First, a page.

Argentine crisis signalling end of Neo-liberal model?

Geneva, 21 December (Chakravarthi Raghavan) - - The crisis in Argentina, brewing in fact for the last five years - beginning as an economic and financial crisis, and then becoming a social crisis and now exploding as a political one - signals, even if the promoters refuse to recognise it, the end of the IMF-World Bank-WTO neo-liberal model of development, just as the 1994 peso crisis in Mexico signalled the unravelling of the Washington Consensus (promoted by the IMF and World Bank and Washington liberal think tanks and establishment).

On the finance and monetary front, the model has meant that countries going to full convertibility of currencies, without any restrictions on current transactions, as well as opening up the capital account - all on the basis that an appropriate climate would encourage foreign, foreign investment and funds and this would fill the gap - making it unnecessary to have any Balance-of-Payments restrictions.

The Argentine financial crisis, and its unsustainable currency board and exchange system that has been foretold for five years now, first exploded into a social crisis (high unemployment and ever-falling living standards and more and more middle classes slipping into poverty), and now into a first rate political crisis - driving an elected President out of office, and no government.

The crisis has not had any immediate effect on its neighbours (linked to Argentina in the Mercosur common market) and other emerging markets.

But while Mercosur partners seem to be holding up, repercussions of the political and social explosion in Argentina and its effects outside its borders cannot be ruled out.

With the United States Congress - in legislation in the House of Representatives for fast track authority to the administration for trade negotiations, and moves in the Senate - and various side letters and assurances suggest that several of the promises of the US underpinning the support of several countries, including the Cairns group of agricultural exporters of Latin America, are now unlikely to be fulfilled.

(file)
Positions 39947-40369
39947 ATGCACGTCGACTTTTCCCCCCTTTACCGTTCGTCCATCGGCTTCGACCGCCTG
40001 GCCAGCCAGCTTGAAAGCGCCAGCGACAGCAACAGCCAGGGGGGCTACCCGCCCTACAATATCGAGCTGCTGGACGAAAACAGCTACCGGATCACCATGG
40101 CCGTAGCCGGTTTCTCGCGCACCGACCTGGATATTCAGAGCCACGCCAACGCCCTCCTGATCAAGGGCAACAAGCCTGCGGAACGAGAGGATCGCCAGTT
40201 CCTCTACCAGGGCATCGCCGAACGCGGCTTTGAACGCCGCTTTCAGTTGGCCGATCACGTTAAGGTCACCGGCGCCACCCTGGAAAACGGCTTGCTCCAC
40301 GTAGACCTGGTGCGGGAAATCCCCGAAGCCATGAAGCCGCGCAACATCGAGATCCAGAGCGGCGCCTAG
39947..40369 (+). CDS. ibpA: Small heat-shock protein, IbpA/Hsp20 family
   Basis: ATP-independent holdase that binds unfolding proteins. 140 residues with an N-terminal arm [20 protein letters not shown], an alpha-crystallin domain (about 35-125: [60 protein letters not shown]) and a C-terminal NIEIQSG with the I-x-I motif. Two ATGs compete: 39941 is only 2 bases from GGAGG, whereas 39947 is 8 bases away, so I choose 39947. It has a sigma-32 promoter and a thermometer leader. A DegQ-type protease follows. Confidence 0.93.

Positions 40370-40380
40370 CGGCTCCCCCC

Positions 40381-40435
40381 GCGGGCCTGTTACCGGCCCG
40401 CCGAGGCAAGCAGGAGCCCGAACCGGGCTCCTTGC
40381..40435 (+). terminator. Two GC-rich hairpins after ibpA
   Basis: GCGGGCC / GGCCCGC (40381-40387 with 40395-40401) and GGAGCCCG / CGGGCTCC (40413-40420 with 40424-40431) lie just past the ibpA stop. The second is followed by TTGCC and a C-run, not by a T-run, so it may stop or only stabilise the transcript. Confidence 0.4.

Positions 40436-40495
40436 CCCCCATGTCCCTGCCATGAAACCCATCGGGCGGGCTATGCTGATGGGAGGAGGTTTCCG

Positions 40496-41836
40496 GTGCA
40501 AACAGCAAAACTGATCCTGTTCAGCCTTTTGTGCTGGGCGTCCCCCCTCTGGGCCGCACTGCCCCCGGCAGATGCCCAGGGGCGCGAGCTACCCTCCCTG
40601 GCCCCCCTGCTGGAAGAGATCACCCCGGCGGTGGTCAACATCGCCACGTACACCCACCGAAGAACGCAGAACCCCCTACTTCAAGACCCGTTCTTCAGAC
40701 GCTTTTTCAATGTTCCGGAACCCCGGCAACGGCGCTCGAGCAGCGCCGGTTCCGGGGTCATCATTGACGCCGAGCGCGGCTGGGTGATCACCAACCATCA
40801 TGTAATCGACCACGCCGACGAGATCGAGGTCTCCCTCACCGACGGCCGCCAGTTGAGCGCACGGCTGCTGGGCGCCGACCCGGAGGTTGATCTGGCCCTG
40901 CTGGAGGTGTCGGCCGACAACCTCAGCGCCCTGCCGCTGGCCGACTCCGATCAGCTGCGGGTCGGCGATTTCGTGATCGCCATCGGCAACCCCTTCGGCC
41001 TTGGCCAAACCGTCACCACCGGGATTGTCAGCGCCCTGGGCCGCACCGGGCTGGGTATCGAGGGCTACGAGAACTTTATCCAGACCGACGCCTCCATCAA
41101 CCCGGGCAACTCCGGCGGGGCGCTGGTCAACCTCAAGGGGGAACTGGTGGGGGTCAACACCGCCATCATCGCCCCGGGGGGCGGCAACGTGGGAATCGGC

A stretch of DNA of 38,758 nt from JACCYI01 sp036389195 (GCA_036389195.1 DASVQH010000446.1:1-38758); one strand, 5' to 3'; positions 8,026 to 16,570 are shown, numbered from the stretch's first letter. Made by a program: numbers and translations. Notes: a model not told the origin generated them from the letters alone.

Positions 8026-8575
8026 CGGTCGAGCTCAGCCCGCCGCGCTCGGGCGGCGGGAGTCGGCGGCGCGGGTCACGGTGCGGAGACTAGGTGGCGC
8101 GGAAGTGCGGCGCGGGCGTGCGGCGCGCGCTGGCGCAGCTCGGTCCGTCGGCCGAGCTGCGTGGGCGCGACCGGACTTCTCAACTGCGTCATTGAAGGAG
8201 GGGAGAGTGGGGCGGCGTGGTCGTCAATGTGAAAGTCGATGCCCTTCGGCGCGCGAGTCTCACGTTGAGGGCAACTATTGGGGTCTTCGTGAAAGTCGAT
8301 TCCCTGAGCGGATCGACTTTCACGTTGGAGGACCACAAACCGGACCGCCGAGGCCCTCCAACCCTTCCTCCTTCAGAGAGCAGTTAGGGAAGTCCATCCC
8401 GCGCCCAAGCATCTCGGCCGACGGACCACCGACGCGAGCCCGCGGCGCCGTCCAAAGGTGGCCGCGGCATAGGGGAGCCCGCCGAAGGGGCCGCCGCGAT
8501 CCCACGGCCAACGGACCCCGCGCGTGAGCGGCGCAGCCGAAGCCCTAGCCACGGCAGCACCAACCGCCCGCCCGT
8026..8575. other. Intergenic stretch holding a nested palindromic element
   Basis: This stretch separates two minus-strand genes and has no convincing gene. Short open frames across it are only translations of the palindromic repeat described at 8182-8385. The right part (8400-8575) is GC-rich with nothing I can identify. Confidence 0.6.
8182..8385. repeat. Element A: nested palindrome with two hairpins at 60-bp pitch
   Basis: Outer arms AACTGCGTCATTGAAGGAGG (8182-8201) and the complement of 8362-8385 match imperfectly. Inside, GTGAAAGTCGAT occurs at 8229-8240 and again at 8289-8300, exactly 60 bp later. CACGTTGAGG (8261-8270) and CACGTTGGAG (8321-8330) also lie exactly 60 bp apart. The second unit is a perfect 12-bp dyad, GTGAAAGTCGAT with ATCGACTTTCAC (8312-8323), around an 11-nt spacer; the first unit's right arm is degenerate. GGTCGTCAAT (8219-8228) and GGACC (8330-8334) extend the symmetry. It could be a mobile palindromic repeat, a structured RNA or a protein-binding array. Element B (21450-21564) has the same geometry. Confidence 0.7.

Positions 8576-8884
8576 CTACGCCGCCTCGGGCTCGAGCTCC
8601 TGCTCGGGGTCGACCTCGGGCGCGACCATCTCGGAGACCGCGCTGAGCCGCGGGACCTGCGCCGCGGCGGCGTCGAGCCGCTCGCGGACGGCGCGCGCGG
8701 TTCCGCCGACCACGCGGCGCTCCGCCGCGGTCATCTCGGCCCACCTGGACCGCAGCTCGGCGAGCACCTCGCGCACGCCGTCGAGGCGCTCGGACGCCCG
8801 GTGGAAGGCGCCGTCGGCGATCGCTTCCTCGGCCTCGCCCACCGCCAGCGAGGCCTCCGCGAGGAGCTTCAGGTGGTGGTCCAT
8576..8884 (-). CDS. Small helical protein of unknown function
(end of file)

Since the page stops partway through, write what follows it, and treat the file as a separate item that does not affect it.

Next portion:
The agricultural markets of the US or Europe to exports of Argentina and Brazil and others from the region will not be so open.

The Argentine crisis also brings to the fore the lack of accountability at international levels.

The financial crisis in a country whose economic and financial policies have been so repeatedly acclaimed and backed by loans and funds from the IMF and mobilised by it, shows up the technical incompetence of the Fund, and its senior professional staff, in not having been able to anticipate the difficulties and emerging crises and their inability to make sound judgement on what remedies would work and what would not.

In every country, the country and the government of that country is ‘responsible’ for its problems - for the policies and measures it pursued or did not, whether it be on its own or at the behest of those who leant monies or invested.

And Argentina and its governments are not an exception to this.

With an elected president, driven out of office, by popular upsurge, not be leftists and extremists (the common characterisation of protest movements in the past), but by middle classes who everyday were sinking into poverty, there are no easy solutions for Argentina.